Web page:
Solnit (Savage Dreams, not reviewed, etc.) impressively plaits together the landscape, identity politics, and literature of Ireland in this exquisite piece of travel writing. When her uncle's research led to Californian Solnit receiving an Irish passport—the purple document with its embossed harp speaking to her of exile, colonization, emigration, heritage—she hoofed it over to the Emerald Isle. There she just followed her whims, and the result is this, ``a book of essays sequenced and shaped by my journey.'' Solnit is a shrewd and canny observer of everyday life, a student who likes to know the background, an adept at the fine art of seeing, then excavating and deciphering what she sees with a crackingly smart leftist take. She places the reader in unfamiliar positions from which to view, say, Irish literature (``a sensibility more cognizant of the arbitrariness of literary form and all the opportunities of subverting it''), or tourism (``It is the perfect industry for the information age: one of leisure, consumption, displacement, simulation''). Swift and Eliot and Heaney make appearances, as does the island's last patch of true forest; Solnit gabs with a hermitess, with nomads, with pub-goers; she gets on her feet and walks to places whose names are like incantations: Dawnuknockane, Ballydehob, the coast of Clare, the Cliffs of Moher. Everywhere there is movement—from her own love of travel, of slipping out of ``a settled destiny in pursuit of stranger fates,'' to the waves of invasion and emigration that have pressed themselves into the national mythology. Her writing can be nimble, as when she gives her political slant on an event or conjures the particular taste of a place; it can have the abstracted quality of being lost deep in thought; and rarely, it can be labored when she overconsiders some character's makeup, some landscape's disposition. Truly exceptional, a paradise for readers of travel literature.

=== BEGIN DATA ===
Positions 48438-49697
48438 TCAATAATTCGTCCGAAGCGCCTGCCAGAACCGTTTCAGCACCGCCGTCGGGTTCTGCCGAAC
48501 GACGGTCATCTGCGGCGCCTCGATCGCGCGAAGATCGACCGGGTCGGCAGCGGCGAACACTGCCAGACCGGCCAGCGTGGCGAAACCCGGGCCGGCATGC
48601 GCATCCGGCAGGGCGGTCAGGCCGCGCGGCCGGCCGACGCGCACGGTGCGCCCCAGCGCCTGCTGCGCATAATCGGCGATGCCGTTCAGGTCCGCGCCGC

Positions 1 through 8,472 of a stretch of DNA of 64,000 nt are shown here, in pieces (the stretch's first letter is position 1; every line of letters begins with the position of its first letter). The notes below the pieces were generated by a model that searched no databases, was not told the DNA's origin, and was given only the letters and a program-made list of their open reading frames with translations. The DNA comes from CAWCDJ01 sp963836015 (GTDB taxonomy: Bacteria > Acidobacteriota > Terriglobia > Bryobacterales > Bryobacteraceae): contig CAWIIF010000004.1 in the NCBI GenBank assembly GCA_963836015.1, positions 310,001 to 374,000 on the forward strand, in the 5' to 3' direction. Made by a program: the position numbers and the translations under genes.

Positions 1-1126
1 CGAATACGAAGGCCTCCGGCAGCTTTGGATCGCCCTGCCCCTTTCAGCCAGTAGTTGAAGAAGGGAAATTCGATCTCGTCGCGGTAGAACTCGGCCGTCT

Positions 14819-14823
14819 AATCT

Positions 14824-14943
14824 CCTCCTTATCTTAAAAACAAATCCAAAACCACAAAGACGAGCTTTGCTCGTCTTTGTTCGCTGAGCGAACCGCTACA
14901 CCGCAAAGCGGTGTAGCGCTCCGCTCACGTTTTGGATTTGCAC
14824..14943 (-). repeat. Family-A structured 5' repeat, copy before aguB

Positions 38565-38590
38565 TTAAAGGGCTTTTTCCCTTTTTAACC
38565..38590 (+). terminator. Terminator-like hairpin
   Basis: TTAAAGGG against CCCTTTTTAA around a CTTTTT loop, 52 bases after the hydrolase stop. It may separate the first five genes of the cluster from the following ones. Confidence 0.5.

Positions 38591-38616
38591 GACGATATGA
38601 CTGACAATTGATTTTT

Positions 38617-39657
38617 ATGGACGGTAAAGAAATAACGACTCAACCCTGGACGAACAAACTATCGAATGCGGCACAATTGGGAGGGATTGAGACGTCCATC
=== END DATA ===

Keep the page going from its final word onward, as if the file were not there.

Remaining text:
Pub Date: July 1, 1997

ISBN: 1-85984-855-0

Page Count: 208

Publisher: Verso

Review Posted Online: May 20, 2010

Kirkus Reviews Issue: April 1, 1997

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A Churchill-ian view of native history—Ward, that is, not Winston—its facts filtered through a dense screen of ideology.


Custer died for your sins. And so, this book would seem to suggest, did every other native victim of colonialism.